After spending 1 month in Cambodia, we were really looking forward to changing our minds and continuing our journey towards Vietnam. There are obviously magical places to discover in Cambodia (and this is what we will keep with the sincere smiles of young Cambodians) but the incessant solicitations of sellers, the barely concealed sex tourism and the daily scam attempts have finally made us tired and suspicious. Read more about our impressions about Cambodia here.
And you know, there’s nothing worse than becoming suspicious when you travel because you start believing everyone is aganst you, you can’t trust people anymore and in the end, you enjoy it less!
Crossing the border between Cambodia and Vietnam: Getting to Saigon
After our eventful entry into Cambodia by Poipet, we were a little afraid of crossing the Vietnam border. We crossed the border at Ha Tien (20 km east of Kep) and yet everything went smoothly. Please note that you will still need to present your international vaccination certificate, otherwise you will be asked to pay an additional $1 to take your temperature ;-)… But well, nothing too bad!
From Ha Tien, we then took a night bus to Saigon (or Ho Chi Minh… as you wish) where we had an appointment with a Swiss friend. We arrived at 4 am but it was nice because we had the possibility to stay in the bus until around 7 am…
So if you do the same: don’t panic and stay quiet in your bunks ;-). We left the bus station still a little asleep and there, the slap!… thousands of motorcycles, scooters and other two-wheeled vehicles are fighting a fierce battle in the street right in front of us. Even Bangkok seemed peaceful next to this happy mess ;-).
First Vietnamese taxi driver
So we decide to play “safe” for once and take a taxi to reach our hotel even if it means getting ripped off a nth time (since we had no idea of the usual price to get to the city centre)! A motorcycle taxi kindly offered to take us but we politely refuse since we were both carrying our big backpacks… So he takes us to his friend’s house, the taxi driver, who offers to take us for 180’000 dong!
Bahhh 7-8 dollars is a cheap price to pay for a taxi….
We therefore accept his proposal. Arrived at destination, the meter displayed 183’000 dongs but the taxidriver asked us for 180’000 as agreed…. Fabienne and I are both quite in shock! We were easy targets that morning and no one tried to take advantage of it… it gave us a good first impression of Vietnam right away (even though we knew we weren’t going to be so lucky all the time ;-)).
Quick visit to Ho Chi Minh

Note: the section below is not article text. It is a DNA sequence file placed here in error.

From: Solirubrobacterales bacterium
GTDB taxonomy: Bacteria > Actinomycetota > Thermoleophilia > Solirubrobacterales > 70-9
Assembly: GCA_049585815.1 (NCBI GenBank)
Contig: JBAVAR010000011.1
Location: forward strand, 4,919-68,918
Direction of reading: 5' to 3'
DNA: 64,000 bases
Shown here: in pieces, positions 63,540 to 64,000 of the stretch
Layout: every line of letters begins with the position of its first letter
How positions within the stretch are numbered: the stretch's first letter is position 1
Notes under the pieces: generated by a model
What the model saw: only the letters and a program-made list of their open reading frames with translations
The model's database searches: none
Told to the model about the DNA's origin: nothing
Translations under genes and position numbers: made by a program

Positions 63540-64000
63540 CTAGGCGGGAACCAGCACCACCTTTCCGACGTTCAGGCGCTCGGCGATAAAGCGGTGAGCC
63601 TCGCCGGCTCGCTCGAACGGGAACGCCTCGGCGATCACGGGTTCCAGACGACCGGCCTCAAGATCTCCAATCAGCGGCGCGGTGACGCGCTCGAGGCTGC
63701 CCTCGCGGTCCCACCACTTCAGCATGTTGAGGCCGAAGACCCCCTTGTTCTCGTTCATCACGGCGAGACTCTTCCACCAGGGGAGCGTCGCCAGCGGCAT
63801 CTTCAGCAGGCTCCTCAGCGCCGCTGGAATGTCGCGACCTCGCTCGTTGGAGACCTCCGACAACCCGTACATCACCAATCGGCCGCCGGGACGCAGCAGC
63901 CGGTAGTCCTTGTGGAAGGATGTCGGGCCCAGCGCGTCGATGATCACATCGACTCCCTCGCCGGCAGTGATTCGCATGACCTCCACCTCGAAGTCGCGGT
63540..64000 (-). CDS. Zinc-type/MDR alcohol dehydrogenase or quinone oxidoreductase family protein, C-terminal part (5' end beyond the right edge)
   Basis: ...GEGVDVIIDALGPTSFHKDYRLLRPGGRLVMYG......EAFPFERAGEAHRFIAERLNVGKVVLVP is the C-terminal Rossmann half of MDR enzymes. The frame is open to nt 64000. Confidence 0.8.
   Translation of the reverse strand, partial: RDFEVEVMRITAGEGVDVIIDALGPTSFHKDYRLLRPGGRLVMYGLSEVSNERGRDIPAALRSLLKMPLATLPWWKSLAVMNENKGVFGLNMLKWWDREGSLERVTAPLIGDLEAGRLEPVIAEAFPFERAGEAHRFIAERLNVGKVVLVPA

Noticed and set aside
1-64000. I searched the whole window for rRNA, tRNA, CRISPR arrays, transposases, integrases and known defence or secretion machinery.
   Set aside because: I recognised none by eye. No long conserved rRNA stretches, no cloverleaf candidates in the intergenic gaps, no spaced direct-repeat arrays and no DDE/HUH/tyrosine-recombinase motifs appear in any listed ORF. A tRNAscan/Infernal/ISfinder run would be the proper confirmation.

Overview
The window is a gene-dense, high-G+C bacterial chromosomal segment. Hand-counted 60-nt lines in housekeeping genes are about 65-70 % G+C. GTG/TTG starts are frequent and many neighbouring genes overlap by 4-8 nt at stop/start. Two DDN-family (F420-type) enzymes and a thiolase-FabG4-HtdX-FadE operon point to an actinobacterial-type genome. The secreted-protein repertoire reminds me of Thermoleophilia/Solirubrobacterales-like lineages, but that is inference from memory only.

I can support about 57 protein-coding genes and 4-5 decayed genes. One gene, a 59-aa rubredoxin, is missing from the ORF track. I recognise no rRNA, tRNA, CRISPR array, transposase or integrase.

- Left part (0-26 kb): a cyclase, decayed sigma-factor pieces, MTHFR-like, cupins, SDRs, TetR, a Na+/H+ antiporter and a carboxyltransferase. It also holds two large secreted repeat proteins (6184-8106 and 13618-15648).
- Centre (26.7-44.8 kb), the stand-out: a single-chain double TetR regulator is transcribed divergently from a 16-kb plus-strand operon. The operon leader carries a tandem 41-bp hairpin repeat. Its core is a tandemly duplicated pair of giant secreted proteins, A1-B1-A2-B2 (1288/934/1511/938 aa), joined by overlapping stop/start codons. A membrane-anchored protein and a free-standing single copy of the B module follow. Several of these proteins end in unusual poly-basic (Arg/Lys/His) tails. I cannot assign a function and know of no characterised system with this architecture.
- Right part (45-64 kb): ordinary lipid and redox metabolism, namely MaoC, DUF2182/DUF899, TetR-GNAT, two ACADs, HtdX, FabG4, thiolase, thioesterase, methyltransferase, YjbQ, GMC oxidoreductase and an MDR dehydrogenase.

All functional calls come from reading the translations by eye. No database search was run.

Since our friend doesn’t have a year to travel (who can have such a long vacation????? 😉 ), we weren’t going to spend a week in Saigon either. We therefore confined ourselves to visiting the city centre with a few markets, some shopping, the main buildings (we liked the old post office) and especially the museum dedicated to the Vietnam War.
War Museum in Saigon
This place left a very strong impression on me (like the museum on the S21 Khmer Rouge prison in Phnom Penh)! Until then, I had never realized the atrocities that happened during that sad period in Vietnam (we don’t learn that at school in Switzerland). When you go out, you look at people differently because you realize that the majority of them have lived through this period.
We also think that all these people with deformities are victims of the Orange Agent, a chemical developed by the Americans to cut down Vietnamese forests (in order to deprive guerrillas of hiding places). There have been several million victims of this product in Vietnam and unfortunately, future generations will not be spared (or compensated by the perpetrators)…
If you are looking for more details on this sad page in the history of Vietnam (and especially the USA), you will find a lot of information on the web but we still understand a little better why some Vietnamese don’t really like Americans…
- The museum is open daily from 7.30am to 6pm.
- Address: 28 Võ Văn Tần, Phường 6
- Entrance fee: 40’000 VND / Person (about 1,5€)
The tunnels of Cu Chi
In the continuity of our visit to the museum, we left one morning to visit the tunnels of Cu Chi, located not far from Saigon. This network of underground tunnels was used by soldiers to resist and fight the Americans as well as to hide and heal during offensives.
Unfortunately, this site has been transformed into a “tourist circus” where you can, among other things, shoot live ammunition with old American weapons (for about 20 dollars for 10 ammunition…), take pictures on old tanks, eat the typical food that the soldiers cooked in these undergrounds and much more…
Just after visiting the Vietnam War Museum, this show deeply saddened us and we still wonder how so many visitors let themselves be tempted by a short shooting session at the M16 in a place steeped in such a heavy history! As a result, we strongly advise against this visit….
Homestay in the Mekong Delta
After these few historical visits, we wanted to take advantage of our 3 days left before New Year (we had an appointment with friends in Mui Ne to celebrate 😉 ) to get a glimpse of the Mekong Delta. We met several travellers who advised us against the tours organized from Saigon as well as the city of Can Tho and its floating market crowded with tourists.